Minimally invasive heart surgery uses small incisions and has fewer post-operative complications, allowing patients to recuperate faster with less pain. These include:

  • Mini thoracotomy uses a small incision through the ribs
  • Mini sternotomy is done through a small opening that goes from the top of your breastbone down to the third rib.

Percutaneous Intervention

Cardiac surgeons and interventional cardiologists work closely with cardiologists to perform percutaneous (needle puncture of the skin) techniques, often recommended for elderly and medically-fragile patients. This includes:

Transcatheter Aortic Valve Replacement (TAVR) may be recommended for high-risk patients with aortic valve stenosis who cannot tolerate open chest surgery. A catheter is inserted in the upper leg and guided into the heart chambers, where a balloon is inflated to open up the diseased aortic valve. The catheter is removed and a second catheter, with a synthetic valve crimped around a deflated balloon, is moved into the dilated opening. After positioning the catheter, the surgeon inflates the balloon to expand the new valve and secure it into place.

Read this article about BWH's first transcatheter valve replacement of the tricuspid valve.

Learn more about heart valve repair and replacement surgery.

Why Have Tricuspid or Pulmonic Valve Repair or Replacement?

Valve repair or replacement surgery corrects the problems caused by one or more diseased heart valves. You may need surgery if:

  • You have regurgitation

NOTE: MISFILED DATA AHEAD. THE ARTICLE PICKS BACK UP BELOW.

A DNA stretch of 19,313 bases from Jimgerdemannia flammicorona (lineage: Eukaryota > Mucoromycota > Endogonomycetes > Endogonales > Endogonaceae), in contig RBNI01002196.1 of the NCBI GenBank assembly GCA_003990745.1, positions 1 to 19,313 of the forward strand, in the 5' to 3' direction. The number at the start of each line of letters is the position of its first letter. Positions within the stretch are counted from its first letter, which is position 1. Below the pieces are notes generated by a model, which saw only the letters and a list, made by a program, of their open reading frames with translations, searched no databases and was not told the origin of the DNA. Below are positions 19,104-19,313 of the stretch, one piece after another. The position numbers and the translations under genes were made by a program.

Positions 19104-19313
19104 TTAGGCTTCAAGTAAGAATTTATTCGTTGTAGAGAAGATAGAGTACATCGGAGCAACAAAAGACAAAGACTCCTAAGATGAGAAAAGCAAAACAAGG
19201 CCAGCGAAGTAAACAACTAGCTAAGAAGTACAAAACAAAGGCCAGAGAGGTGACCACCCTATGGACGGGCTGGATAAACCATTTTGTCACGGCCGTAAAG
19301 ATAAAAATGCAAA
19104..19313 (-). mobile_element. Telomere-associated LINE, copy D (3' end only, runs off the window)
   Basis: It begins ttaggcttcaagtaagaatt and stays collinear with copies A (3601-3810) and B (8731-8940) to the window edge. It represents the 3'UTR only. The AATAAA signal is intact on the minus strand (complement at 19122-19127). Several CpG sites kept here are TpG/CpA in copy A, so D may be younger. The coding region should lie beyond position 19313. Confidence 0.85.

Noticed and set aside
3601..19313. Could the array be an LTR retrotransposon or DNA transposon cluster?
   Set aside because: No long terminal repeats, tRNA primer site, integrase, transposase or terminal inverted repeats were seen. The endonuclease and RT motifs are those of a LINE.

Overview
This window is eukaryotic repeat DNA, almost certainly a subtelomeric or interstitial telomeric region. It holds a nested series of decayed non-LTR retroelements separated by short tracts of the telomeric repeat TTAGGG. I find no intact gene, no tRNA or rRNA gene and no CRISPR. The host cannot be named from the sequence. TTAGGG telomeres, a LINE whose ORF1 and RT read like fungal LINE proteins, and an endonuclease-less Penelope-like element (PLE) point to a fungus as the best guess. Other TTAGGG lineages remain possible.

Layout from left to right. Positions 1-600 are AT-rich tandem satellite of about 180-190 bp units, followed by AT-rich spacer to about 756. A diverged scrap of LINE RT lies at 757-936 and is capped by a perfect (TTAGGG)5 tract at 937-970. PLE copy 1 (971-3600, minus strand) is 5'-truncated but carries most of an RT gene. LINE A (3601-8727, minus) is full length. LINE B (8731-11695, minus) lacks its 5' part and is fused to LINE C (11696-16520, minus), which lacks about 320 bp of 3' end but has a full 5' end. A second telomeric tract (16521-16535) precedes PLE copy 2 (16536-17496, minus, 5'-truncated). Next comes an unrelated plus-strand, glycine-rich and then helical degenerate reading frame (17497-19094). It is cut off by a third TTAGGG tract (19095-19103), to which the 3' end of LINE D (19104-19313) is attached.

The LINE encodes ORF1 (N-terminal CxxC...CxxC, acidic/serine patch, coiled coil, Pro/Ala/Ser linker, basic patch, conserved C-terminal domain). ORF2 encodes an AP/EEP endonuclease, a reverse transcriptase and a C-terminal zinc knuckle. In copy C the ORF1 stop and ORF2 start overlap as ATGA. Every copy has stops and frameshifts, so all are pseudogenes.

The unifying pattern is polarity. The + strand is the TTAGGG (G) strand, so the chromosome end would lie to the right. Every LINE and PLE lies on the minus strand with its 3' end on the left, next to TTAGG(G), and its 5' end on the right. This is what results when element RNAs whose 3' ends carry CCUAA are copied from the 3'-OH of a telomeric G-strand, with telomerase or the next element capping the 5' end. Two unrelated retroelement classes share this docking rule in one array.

• You have stenosis
  • Your valve has developed an infection (endocarditis)
  • You have heart symptoms, such as chest pain, shortness of breath, fainting spells or heart failure
  • You have edema (swelling) or weight gain due to fluid retention
  • Tests show that the changes in your tricuspid or pulmonic valve are affecting heart function

Learn more about heart valve disease.

What You Should Expect

The Heart & Vascular Center is located in the Shapiro Cardiovascular Center, across the street from BWH's main 75 Francis Street entrance. The Heart & Vascular Center brings together the full range of services in one location, fostering seamless and coordinated care for all cardiovascular patients.

Prior to surgery, you will be scheduled for a visit to the Watkins Clinic in the Shapiro Cardiovascular Center for preoperative information and tests.

The day of surgery, your care will be provided by surgeons, anesthesiologists and nurses who specialize in valve disease. The Heart & Vascular Center is home to one of the most advanced hybrid operating rooms in the country. After surgery, you will recover in the post-surgical care unit where you will receive comprehensive care by an experienced surgical and nursing staff.

During your surgery, family and friends can wait in the Shapiro Family Center where staff members will provide surgery updates.

Multidisciplinary Care

In addition to our cardiac surgeons, patients also benefit from the teamwork of medical cardiologists, interventional cardiologists, cardiovascular imaging experts and radiologists, and anesthesiologists, all experts in cardiovascular disease. They work alongside nurses, physician assistants, physical therapists, dietitians and social workers to achieve outstanding outcomes for our patients.


Learn more about heart valve repair and replacement surgery in our health library.

Visit the Kessler Health Education Library in the Bretholtz Center for Patients and Families.

Access a complete directory of patient and family services.

Learn about the Watkins Clinic in the Shapiro Cardiovascular Center.

Download Cardiac Surgery: A Guide for Patients in English or Spanish.